If you actually go outside to climb on rocks, you most likely have to do some sort of traveling to get from your home to the crag. In addition to the fact that climbable rock is a precious commodity that isn’t a universal characteristic of local geology, weather and climate are just as important as outcrop or boulder field quality. If clipping bolts on 5.easy Corbin sandstone in climbing conditions only suitable for tropical tree frogs and attempting to sleep in a pool of your own sweat and fine dirt particles for $2 a night sounds like a great climbing trip, you should go to the Red in July. Outdoor climbing is driven by location and season, and if you live in the United Sates, you are going to have to drive everywhere.
Going to school in Oberlin, Ohio has put me over 300 miles from any real rock climbing. Though the two main destinations are arguably some of the best single pitch crags in the world, it is a haul and traveling takes a toll on the body and mind. In my effort to pack in as much quality climbing at the Red and the New before graduating and hopefully leaving the relative “closeness”, I have been driving quite a bit. I have developed a wonderful love/hate relationship with driving, and I have had a ton of time to think about it while getting stuck behind and pissed at people driving slow in the left lane down I-71. Driving for longer road trips usually doesn’t seem as bad, and as long I make a point to not go overboard with continuous driving, it is somewhat comfortable. If you have the opportunity to get out of this beautiful, spacious, ridiculous, and diverse country called the United Sates, jump on it and experience the totalitarianism of air travel and cushy rides in trains through scenic countrysides.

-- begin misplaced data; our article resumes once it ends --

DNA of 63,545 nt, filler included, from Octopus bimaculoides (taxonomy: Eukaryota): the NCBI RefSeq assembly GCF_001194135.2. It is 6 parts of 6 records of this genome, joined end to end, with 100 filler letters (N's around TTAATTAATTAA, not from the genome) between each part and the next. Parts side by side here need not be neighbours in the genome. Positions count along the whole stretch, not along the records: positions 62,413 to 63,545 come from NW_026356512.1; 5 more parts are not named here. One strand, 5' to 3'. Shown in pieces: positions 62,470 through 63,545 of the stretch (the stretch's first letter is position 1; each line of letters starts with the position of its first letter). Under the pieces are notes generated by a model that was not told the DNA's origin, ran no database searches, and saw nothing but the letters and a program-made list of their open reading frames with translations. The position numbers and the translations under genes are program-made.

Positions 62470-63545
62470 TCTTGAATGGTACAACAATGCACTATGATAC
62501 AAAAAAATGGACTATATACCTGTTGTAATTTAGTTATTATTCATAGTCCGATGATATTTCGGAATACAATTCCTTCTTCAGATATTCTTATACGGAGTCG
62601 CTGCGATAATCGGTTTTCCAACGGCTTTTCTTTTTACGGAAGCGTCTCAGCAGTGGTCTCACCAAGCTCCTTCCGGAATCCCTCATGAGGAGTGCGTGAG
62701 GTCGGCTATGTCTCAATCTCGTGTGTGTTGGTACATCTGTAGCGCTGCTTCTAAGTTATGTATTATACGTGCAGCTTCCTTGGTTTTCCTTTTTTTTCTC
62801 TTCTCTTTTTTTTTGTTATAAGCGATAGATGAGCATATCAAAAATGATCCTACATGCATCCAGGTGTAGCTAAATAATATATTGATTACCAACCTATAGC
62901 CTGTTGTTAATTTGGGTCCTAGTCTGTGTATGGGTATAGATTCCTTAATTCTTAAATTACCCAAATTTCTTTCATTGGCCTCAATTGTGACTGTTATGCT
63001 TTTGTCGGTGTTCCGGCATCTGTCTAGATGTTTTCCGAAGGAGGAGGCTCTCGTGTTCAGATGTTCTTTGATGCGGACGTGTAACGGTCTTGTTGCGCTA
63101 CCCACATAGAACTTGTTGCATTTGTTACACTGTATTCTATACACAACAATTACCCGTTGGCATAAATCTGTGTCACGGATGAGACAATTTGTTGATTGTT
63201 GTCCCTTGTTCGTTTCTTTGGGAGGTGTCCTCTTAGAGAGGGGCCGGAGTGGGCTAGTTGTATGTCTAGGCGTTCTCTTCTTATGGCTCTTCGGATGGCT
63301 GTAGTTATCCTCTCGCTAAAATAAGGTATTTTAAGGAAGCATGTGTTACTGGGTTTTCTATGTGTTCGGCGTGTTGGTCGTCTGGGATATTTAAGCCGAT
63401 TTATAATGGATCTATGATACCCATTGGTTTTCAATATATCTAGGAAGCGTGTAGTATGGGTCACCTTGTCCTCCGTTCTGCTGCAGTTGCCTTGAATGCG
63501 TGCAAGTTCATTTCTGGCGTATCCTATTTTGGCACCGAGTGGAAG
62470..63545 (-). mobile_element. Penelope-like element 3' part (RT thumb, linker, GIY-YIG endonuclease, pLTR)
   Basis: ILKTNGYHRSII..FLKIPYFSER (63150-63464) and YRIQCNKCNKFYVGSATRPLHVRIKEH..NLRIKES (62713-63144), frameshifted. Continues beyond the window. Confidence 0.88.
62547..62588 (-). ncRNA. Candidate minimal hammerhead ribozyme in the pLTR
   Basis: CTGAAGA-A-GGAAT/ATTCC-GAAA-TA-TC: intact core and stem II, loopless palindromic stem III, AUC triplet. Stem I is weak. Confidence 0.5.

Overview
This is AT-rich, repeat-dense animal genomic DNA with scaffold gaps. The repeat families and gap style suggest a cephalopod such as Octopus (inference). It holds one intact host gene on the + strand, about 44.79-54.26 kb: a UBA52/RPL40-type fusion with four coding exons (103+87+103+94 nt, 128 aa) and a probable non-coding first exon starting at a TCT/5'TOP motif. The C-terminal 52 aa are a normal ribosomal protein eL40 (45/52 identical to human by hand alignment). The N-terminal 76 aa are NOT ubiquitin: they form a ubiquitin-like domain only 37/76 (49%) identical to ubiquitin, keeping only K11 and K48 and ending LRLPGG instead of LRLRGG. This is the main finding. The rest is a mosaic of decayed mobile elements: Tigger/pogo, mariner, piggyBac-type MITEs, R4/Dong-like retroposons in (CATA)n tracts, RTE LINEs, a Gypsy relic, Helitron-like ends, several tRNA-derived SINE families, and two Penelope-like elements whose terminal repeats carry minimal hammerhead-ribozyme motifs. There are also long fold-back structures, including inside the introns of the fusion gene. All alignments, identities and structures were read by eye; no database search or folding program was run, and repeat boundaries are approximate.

Many wise people told me when I was just starting to drivers’ education that you truly start learning to drive after you get your license. They were completely right, and I have been learning through many valuable experiences. Things I have learned include : the REAL speed limit is 10mph over what is posted, cruise control is God’s gift to driving (once this is realized you can even practice yoga sitting poses in places like Nebraska or South Dakota), THE LEFT LANE IS FOR PASSING, only stop to refuel (eating while driving is ideal, going to the bathroom is more comfortable in the gas station but not mandatory), if you have a driving partner make sure they can drive the car you are traveling (apparently not everyone can drive a standard transmission?)…
Overall, driving and more generally transportation are a necessary annoyance and blessing to rock climbing. It consumes time, petroleum, and mental energy, yet it gives us the freedom to climb and explore. Our vehicles can also become our home, and while I have not adapted my car for climbing and “living the dream”, the amount of time I have spent in my Honda Civic has made it feel very homey. After just getting back from one of my last weekends of climbing down South because the weather is getting quite warm and my senior recital is quickly approaching, I am happy that I won’t be spending so much time traveling for at least a month. Thank you car and roads and million-year-old dead plankton for bringing me to beautiful rock climbs and creating wonderful memories. May my carbon footprint be forgiven for the combustion was not made in vain.